If Help Is Needed for an Opiate Addiction, Where Do I Start?

Asking for help is the first important step – help from highly qualified and experienced professionals.

Going to a doctor who can screen for signs of drug use and other related health conditions can be a good place to start. Not every general physician is comfortable drug screening, so you might want to ask about that in advance of an actual visit. If signs of addiction are determined, the next step would be for the doctor to refer the patient to addiction treatment specialists. Individuals may also contact an addiction specialist directly. There are 3,500 board-certified physicians who specialize in addiction in the U.S.1

In most cases, addiction treatment services start with some sort of assessment or evaluation to determine the severity of the problem, followed by recommendations regarding how to proceed.

If a college student has concerns about one of her friends, she can notify a college counselor or health care professional…even the student’s parents. If drug addiction does exist, parents should then step in and take their child out of school. By placing them in a drug rehab center, getting them into a 12-step program and having them receive counselling, they will be on their way to a better life.2

It takes a lot of courage to seek help for yourself, your child or your friend when a possible drug problem is indicated. If opiate abuse is determined, a considerable amount of hard work lies ahead. It will likely interrupt any scheduled academic, personal and possibly even athletic activities and events. However, evidence-based treatment enables young people to counteract addiction’s powerful disruptive effects on their brain and behavior.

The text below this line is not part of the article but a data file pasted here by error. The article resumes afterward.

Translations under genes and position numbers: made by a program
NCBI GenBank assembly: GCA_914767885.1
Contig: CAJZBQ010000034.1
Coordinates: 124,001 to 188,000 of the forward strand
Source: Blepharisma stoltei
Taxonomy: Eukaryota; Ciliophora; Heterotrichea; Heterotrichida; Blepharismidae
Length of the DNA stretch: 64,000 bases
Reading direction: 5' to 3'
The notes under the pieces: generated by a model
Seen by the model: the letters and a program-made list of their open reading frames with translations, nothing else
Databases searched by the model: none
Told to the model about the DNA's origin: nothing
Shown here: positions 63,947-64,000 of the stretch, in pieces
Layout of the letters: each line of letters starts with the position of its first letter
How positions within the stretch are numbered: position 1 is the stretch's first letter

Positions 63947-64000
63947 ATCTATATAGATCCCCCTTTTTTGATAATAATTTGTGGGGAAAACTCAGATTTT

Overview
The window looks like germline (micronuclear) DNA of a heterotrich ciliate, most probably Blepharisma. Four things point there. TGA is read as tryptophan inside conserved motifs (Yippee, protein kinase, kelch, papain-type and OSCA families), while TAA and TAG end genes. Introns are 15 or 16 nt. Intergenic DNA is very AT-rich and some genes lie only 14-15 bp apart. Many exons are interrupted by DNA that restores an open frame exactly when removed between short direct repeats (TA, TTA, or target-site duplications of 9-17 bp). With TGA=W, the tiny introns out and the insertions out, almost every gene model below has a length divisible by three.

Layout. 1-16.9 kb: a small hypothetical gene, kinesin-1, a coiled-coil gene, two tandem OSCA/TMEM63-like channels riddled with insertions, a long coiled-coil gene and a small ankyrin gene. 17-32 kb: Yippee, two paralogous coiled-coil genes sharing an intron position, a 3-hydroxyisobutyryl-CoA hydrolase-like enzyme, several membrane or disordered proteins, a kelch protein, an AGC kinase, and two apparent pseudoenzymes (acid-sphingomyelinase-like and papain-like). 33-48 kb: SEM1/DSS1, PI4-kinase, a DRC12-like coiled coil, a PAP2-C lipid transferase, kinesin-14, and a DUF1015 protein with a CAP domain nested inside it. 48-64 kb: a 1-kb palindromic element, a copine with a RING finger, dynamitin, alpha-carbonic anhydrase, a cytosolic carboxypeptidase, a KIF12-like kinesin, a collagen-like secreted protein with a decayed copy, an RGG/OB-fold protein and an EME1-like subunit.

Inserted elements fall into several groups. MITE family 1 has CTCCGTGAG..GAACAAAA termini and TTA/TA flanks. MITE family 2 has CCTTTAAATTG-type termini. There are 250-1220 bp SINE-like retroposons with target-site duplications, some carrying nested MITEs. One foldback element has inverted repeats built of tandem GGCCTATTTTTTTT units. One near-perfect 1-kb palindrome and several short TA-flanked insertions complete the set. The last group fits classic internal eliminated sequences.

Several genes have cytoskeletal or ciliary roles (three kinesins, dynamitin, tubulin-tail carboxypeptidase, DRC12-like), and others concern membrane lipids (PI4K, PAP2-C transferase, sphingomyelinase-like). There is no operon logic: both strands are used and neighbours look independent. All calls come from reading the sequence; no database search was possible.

College students (or anyone, for that matter) with a substance use disorder can go on to have normal, productive lives – lives in which their dreams for the future are fulfilled. While detox, rehab and recovery can be expected to take time and effort – with some degree of pain and anxiety thrown in – the results are definitely worth the effort. Returning to your “authentic self” is key to a great life.1

It’s Better to Err on the Side of Caution

College students are just beginning a life of independence and adventure. It would certainly be a shame to throw it all away due to opiate addiction. Addictive drugs can have a life-long impact, if used recklessly. Ensure that health and happiness can be expected in the future. Be knowledgeable, aware and take precautions to keep opiates and other highly addictive drugs out of the picture.

If you are in college or have a loved one in college, you may be concerned about possible opiate abuse. Our advice: it’s never too late or too early to seek evaluation or help. When you call our 24/7 toll-free line, a friendly and knowledgeable coordinator will address all of your questions and concerns, provide encouragement, and offer some positive, proven solutions for you to consider. Please error on the side of safety and don’t hesitate to call us. With an excellent record of success and many independent studies verifying our effective approach, you can trust us. We care…one person at a time.


1 “What to Do If Your Teen or Young Adult Has a Problem with Drugs”, National Institute on Drug Abuse, https://www.drugabuse.gov/related-topics/treatment/what-to-do-if-your-teen-or-young-adult-has-problem-drugs , (January 2016).

2 “Guidebook to Addiction on College Campuses”, Learn Psychology, http://www.learnpsychology.org/college-campus-addiction-resources/ , (2016).